Cancer Covered Blog

New treatments for Chronic Myelogenous Leukemia (CML)

In the United States, about 5500 patients per year will be diagnosed with CML; a chronic leukemia associated with high white blood cell counts and other blood count abnormalities; which in the past was only curable with a bone marrow transplant.  However for the last 12 years, treatment with an oral drug called imatinib (brand name Gleevec), which belongs to a class of drugs called tyrosine kinase inhibitors, has been a major breakthrough in that many patients who were started on Gleevec saw their chronic leukemia disappear. Patients do have to remain on the medication indefinitely, otherwise the chronic leukemia could come back.

Over the years, two other oral drugs (dasatinib and nilotinib) which are even more successful than imatinib have been approved for the treatment of CML. However, there are CML patients who do not see their chronic leukemia go away with Gleevec or even when treated with dasatinib or nilotinib.

For those patients, treatment with bosutinib may be an option. The drug was approved by the FDA in September 2012 for patients who did not benefit from treatment with imatinib,dasatinib or nilotinib. Patients who had been on imatinib, in particular, experienced significant improvement of their chronic leukemia when they took bosutinib.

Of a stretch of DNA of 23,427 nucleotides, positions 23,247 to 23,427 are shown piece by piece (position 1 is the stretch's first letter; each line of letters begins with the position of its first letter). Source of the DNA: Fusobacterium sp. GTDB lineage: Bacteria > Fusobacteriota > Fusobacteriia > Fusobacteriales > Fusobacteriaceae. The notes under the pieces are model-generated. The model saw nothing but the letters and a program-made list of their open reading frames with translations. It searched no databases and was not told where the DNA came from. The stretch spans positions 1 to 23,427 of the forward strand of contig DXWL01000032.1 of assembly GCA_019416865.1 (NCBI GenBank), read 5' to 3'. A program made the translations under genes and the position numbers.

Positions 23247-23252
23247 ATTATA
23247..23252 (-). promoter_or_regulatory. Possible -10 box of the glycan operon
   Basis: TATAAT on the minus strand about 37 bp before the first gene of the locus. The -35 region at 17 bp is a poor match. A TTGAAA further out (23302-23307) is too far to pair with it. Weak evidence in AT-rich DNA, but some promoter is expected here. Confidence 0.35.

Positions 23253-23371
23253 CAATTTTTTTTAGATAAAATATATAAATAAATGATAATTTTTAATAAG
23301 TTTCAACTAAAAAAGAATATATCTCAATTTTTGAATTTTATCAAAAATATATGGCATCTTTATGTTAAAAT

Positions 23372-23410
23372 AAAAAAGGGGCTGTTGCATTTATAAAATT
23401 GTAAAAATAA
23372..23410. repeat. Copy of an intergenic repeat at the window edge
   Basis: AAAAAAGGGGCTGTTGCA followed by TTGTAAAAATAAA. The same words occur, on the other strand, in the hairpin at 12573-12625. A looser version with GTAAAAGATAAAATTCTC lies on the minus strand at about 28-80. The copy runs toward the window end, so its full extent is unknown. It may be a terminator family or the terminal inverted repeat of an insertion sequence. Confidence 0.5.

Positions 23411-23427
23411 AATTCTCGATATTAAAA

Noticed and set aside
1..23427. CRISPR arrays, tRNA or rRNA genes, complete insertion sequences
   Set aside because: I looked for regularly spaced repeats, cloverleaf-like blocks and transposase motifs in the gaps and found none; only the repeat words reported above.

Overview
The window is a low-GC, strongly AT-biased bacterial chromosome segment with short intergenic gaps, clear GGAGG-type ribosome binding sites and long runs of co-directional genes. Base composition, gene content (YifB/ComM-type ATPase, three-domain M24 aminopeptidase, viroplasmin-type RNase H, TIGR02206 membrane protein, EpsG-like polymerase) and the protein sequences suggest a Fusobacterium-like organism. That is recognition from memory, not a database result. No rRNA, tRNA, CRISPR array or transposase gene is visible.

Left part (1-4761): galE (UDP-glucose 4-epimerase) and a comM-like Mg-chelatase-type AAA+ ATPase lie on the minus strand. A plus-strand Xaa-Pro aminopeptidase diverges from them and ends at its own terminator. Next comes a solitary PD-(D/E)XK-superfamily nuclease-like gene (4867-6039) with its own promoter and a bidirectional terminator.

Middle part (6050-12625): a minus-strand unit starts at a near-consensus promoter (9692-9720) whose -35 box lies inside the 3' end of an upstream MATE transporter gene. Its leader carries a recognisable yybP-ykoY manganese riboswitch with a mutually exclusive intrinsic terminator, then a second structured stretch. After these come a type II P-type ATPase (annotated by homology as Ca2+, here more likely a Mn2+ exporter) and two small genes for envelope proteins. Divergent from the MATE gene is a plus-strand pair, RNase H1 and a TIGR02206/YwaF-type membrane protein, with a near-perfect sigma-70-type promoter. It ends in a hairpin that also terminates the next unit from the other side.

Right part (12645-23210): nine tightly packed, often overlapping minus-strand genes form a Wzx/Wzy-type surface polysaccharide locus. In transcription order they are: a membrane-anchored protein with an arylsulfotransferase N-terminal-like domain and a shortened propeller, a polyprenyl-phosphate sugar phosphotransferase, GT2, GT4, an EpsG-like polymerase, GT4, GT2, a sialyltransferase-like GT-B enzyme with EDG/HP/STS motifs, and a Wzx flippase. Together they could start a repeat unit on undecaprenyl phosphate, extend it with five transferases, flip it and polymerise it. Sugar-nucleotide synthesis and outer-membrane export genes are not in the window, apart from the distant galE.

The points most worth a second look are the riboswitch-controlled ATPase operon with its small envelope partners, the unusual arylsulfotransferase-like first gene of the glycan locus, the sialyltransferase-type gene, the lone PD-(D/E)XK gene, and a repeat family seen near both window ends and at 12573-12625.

When CML cells become resistant to standard treatment, it is usually through specific mutations of certain proteins within the cell. One particularly feared mutation is the T315I mutation which confers resistance to all oral anti-CML medications. There is a promising new drug called ponatinib which in one study resulted in complete normalization of blood counts of all patients who had the T315I mutation. I am happy to report that ponatinib received FDA approval on December 7, 2012 giving patients with standard-treatment-resistant CML a promising treatment option. The brand name of ponatinib is going to be Iclusig.

Lastly, the FDA recently approved another drug for the treatment of CML called omacetaxine (brand name Synribo) which has to be injected under the skin twice daily on certain days of the month. It may play a role in the treatment of patients who cannot tolerate any of the other FDA-approved anti-CML drugs or those who have not responded to them.

Michael Volk, MD

Michael has a candid approach and is known to bring new perspective to every challenge.

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